Title: Jimi Sounds Like a Rainbow: A Story of the Young Jimi Hendrix
Author: Gary Golio
Illustrator: Javaka Steptoe
ISBN: 9780618852796
Pages: 32 pages
Publisher/Date: Clarion Books, an imprint of Houghton Mifflin Harcourt Publishing Company, c2010.

The cover should give you a clue that this picture book just explodes with color! At times, the double page spreads are a little overwhelming, but they are also so engaging that you sometimes forget to read the text. Is it collage? Is it painted? Is it wood, paper, paint, or a combination of the three? Whatever it is, and however it was done, it is very cool.

The text is also accessible for the intended audience, which I feel is probably early elementary students. Beginning the story when Jimi Hendrix was 14, it talks about how he started playing his “one-string ukulele”, could “imitate guitars and trumpets with his mouth and hands”, bought his first used guitar for five dollars, upgraded to the cheapest electric guitar after joining a band, and finally “played for audiences far and wide.” It handles very few details in the text, saving them for the “More About Jimi Hendrix” which follows the text. Instead, it stresses how Jimi grew up observing the world and trying to infuse his music with the life, color, and vibrancy he found around him.

For older readers, there is an author’s note that details how Jimi Hendrix died of an overdose and what effect the drug use might have had on his career. Personally, I think this portion of the book was a little over the top. The author informs readers “As a clinical social worker who has worked with hundreds of teens and adults suffering from addiction problems, I have seen how alcoholism and substance use often follow physical or emotional abuse, depression, childhood poverty, and the loss of one’s parents at an early age.” It sounds like he is diagnosing or evaluating Jimi Hendrix, which I don’t think fits the tone of the rest of the biography. The added resources regarding substance abuse, while nice to have, seem like overkill. People are not reading this book for a “told you so” tale of substance abuse. The illustrator’s note talks about his inspiration, but offers little information about how the engaging pictures were produced, simply stating that he “used plywood [he] found at The RE Store in Ballard, a Seattle neighborhood.” and that he “layered and used bright colors” Don’t miss the very last page, which offers a list of sources and resources.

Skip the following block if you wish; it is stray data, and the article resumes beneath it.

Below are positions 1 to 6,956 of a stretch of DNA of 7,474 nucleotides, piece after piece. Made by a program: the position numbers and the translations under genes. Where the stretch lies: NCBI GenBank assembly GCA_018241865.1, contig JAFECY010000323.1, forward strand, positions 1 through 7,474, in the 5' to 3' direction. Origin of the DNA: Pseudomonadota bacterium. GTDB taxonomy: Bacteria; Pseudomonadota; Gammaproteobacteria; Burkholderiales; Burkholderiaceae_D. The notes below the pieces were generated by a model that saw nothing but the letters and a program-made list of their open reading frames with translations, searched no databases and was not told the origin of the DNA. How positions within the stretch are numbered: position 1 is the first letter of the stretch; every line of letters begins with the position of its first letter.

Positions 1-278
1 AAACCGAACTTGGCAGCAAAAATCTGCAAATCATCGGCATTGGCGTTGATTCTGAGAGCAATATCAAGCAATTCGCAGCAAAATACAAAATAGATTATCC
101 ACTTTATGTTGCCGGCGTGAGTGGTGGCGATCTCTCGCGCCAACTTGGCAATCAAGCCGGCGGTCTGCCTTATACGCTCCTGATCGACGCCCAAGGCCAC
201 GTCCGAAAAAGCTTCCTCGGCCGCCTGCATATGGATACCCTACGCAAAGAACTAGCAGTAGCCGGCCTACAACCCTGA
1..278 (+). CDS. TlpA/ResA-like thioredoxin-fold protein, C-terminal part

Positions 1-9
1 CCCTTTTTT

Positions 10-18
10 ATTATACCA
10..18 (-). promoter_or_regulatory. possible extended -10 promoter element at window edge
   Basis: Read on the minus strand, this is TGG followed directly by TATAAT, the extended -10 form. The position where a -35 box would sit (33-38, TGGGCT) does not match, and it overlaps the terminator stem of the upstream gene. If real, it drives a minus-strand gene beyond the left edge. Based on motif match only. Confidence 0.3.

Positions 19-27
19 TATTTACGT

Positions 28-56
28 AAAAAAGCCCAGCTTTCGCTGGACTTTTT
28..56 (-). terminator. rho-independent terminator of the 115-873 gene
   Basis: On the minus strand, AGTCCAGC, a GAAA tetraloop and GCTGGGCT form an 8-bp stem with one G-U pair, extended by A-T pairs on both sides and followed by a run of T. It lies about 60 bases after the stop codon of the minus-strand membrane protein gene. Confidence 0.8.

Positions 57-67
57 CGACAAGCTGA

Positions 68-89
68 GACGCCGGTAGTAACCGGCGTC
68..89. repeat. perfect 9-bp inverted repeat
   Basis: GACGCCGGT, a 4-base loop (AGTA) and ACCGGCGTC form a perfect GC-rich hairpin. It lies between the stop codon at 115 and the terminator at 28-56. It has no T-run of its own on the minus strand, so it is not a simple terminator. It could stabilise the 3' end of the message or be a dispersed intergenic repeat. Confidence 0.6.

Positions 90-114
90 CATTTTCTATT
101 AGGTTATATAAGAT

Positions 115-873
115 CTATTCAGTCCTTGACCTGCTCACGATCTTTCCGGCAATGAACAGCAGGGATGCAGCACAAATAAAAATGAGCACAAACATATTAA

A solid interpretation of this musician’s life, the pictures alone are worth a look at this book. The lyrical text ends the story with Jimi Hendrix’s own words: “Don’t let nobody turn you off from your own thoughts and dreams.” In January, the book became a Coretta Scott King Illustrator Honor Book. Don’t feel too bad for illustrator Javaka Steptoe, since he’s already previously won the award.

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